August: STEM: Are We Doing Enough?2020-08-27T10:41:18+00:00

STEM: Are We Doing Enough?

STEM: Are We Doing Enough?

August 2020:

STEM: Are We Doing Enough?

Mediocrity in STEM education isn’t going to cut it if the U.S. wants to position itself as a global leader in the IoT.

Investing in and planning for the future is an important part of life, business, and industry. Companies offer retirement plans to help employees toward this goal, parents create college savings account for their kids, and businesses often prioritize putting aside “rainy day” funds to help out in times of need. The global pandemic in 2020 has thrown the importance of financially planning ahead into the spotlight. Many businesses that didn’t or couldn’t financially plan ahead are hurting now as a result. In the realm of technology and the IoT (Internet of Things), industries are using IoT technologies as tools to help future-proof their businesses against the persistent waves of change.

One way the United States and stakeholders in the tech space must plan for the future is by finding ways to invest in and support STEM (science, technology, engineering, and math) education. Exposure to STEM education—both as a key set of subjects and a key set of skills like information literacy and computational thinking—is critical in preparing students for the rapidly changing, iterative global workforce of the 21st century.

Stephen Jehl, director of K-12 program design at the NMSI (Natl. Math + Science Initiative), says innovation and problem solving are drivers of economic success. “As a nation, if we are not the home of the best STEM companies and individuals, we will pay an economic and cultural price,” Jehl warns. “STEM education does much more than crank out scientists and engineers. It builds critical thinking skills and imagination. We are living in a society where people don’t understand how our everyday tools even work. That makes them easy targets for scams, makes it more difficult for someone to start a small business, and makes us reliant on the status quo. A population of people with a strong STEM education is nimbler and more adaptive to change.”

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Students in the U.S. are often ranked in the middle of the pack when it comes to math and science. Unfortunately, computer science isn’t typically prioritized in schools, and STEM education isn’t always aligned with CTE (career technical education), which helps students link their studies with real-world career paths. Meanwhile, the IoT is infiltrating every industry—from agriculture to manufacturing to retail and beyond. Knowledge and skills related to data analytics, AI (artificial intelligence), and cybersecurity are becoming essential in a 21st-century workplace.

Skills gaps in industries like cybersecurity are glaring and must be addressed sooner rather than later.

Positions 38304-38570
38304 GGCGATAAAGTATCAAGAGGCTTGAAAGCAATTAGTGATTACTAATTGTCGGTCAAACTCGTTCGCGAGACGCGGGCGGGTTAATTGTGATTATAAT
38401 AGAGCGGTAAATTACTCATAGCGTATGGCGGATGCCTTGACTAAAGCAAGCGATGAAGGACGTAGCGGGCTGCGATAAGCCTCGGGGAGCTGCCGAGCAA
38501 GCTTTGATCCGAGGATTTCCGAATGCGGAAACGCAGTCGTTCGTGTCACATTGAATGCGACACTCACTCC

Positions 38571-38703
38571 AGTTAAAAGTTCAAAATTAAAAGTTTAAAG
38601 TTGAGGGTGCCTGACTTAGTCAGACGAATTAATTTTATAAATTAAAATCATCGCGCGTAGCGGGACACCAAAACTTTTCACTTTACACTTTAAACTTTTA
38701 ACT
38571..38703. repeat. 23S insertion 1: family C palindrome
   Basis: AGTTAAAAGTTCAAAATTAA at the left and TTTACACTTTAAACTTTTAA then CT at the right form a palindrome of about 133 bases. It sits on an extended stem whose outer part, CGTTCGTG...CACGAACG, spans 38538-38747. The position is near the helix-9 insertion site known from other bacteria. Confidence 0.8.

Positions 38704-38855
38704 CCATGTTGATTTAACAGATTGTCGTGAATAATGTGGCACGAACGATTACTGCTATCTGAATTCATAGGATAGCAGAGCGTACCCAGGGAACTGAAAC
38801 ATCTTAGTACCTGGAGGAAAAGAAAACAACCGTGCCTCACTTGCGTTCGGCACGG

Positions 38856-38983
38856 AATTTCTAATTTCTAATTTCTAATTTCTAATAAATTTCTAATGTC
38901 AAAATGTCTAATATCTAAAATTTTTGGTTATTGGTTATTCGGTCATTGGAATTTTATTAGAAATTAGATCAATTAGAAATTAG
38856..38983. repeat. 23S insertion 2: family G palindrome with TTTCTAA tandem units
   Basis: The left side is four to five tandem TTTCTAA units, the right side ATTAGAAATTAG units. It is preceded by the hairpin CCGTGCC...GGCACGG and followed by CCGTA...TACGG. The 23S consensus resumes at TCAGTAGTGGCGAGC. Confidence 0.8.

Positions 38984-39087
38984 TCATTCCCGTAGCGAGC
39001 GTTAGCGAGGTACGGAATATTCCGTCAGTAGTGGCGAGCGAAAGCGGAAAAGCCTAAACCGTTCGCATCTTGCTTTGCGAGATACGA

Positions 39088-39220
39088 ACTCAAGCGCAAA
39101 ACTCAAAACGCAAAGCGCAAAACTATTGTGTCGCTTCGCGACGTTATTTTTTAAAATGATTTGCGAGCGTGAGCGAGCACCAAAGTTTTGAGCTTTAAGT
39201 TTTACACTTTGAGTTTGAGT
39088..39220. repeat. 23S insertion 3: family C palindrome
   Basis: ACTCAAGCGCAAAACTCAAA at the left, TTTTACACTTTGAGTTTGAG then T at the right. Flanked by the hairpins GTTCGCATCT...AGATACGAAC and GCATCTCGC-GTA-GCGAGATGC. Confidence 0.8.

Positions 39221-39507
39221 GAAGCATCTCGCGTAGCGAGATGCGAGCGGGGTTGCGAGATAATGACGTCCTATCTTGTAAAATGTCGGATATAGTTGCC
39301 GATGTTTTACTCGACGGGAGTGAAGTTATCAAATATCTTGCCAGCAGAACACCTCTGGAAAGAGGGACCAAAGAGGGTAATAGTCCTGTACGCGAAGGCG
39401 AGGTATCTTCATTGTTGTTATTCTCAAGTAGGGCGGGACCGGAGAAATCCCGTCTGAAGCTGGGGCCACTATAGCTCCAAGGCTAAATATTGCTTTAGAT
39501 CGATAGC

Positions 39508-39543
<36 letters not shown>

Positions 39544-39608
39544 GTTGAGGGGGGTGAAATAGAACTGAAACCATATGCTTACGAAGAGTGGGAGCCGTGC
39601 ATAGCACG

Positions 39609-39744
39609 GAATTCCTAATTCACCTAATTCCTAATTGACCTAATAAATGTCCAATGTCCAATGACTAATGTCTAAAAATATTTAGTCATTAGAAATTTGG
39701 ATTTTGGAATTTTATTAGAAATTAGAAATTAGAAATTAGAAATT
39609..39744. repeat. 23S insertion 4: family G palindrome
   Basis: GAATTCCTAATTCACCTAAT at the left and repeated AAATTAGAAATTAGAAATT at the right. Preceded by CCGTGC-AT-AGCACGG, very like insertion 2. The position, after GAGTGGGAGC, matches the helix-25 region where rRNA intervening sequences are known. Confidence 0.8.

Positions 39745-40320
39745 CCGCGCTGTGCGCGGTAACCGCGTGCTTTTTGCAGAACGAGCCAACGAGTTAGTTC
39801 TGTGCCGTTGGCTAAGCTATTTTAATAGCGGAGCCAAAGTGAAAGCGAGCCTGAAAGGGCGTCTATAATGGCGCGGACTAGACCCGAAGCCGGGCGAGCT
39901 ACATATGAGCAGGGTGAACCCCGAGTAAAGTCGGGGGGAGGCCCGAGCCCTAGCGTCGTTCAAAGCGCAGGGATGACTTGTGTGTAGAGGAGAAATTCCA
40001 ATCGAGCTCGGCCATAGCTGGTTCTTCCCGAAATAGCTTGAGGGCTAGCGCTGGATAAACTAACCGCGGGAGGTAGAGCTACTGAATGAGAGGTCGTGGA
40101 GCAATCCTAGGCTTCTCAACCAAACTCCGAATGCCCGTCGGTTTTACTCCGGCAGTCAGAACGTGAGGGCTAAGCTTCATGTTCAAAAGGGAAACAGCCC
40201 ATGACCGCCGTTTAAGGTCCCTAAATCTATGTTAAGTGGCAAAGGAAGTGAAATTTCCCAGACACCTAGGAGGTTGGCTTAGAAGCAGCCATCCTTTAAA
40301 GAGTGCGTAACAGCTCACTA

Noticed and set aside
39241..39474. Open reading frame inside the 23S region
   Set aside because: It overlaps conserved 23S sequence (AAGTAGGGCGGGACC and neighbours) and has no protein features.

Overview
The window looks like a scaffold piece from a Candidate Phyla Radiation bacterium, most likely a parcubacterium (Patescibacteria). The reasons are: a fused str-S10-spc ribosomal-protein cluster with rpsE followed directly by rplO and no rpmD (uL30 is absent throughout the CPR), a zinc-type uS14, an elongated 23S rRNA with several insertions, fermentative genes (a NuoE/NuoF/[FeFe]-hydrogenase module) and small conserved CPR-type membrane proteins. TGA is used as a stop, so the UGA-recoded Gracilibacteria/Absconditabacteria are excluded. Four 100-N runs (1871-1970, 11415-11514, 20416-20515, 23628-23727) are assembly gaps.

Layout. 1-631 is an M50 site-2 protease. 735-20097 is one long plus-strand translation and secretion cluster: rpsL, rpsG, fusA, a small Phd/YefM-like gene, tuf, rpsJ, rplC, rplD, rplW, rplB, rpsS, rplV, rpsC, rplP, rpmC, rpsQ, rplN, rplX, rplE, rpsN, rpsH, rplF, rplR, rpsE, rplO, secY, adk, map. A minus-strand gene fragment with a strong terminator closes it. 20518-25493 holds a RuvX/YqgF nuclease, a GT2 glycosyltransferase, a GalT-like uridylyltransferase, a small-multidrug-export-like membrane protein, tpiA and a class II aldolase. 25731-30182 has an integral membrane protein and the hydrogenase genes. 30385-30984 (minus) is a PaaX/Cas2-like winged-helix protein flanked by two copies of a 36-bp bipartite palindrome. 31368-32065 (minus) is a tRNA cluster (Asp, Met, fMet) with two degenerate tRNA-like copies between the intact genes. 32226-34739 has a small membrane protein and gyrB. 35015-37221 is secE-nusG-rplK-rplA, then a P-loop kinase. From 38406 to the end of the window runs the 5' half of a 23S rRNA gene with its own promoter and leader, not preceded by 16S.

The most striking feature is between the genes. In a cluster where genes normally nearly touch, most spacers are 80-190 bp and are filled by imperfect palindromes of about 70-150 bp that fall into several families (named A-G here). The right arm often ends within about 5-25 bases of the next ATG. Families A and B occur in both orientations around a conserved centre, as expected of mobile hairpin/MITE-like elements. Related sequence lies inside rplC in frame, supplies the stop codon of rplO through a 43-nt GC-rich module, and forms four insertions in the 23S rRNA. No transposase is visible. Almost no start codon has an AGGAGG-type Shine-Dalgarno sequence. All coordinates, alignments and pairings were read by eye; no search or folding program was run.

If the future of work is changing—and it is—then education and training must change along with it. The U.S.’s successes and shortcomings in STEM education affect more than just kids, parents, and educators; they affect the nation’s economic and national security. As an industry, then, the tech space needs to do more to plan for its future by putting it in the hands of capable, well-trained people. It all starts with STEM education.

‘Mediocre and Stagnant’

According to the NSB (Natl. Science Board) and its science and engineering indicators for 2020, U.S. eighth graders rank in the middle of the pack internationally when compared with the other advanced economies that participated in science and mathematics assessments. Singapore was the highest scoring nation, followed by South Korea and Taiwan. The NSB says U.S. students’ math scores have improved since 1990, but improvements have slowed within the past decade.

Literary scores in science and technology/engineering have increased by four points and two points, respectively, out of a maximum score of 300.

Even though the news could be worse, it’s far from ideal. The NSB states: “U.S. science and mathematics assessments are a measure of how the country is doing in preparing our population for current and future job demands. Based on test scores, U.S. science and mathematics education at the elementary and secondary level is mediocre and stagnant relative to other countries.”

For those reading this that just might sting a little.

Victor McCrary, vice chair of the NSB and vice president for research and graduate programs and professor of chemistry at the University of the District of Columbia, says: “In my personal view, (the U.S.’s) urgency for investing in K-12 STEM education that we had in the late ‘50s and early ‘60s has given way to complacency, consumerism, classism, and racism, which has led us, according to test scores, to a place of ‘STEM mediocrity’ compared to the rest of the world. This position endangers our economic and national security.”

Mediocrity in STEM education is also not going to get the U.S. where it wants to go in terms of being a global leader in IoT innovation.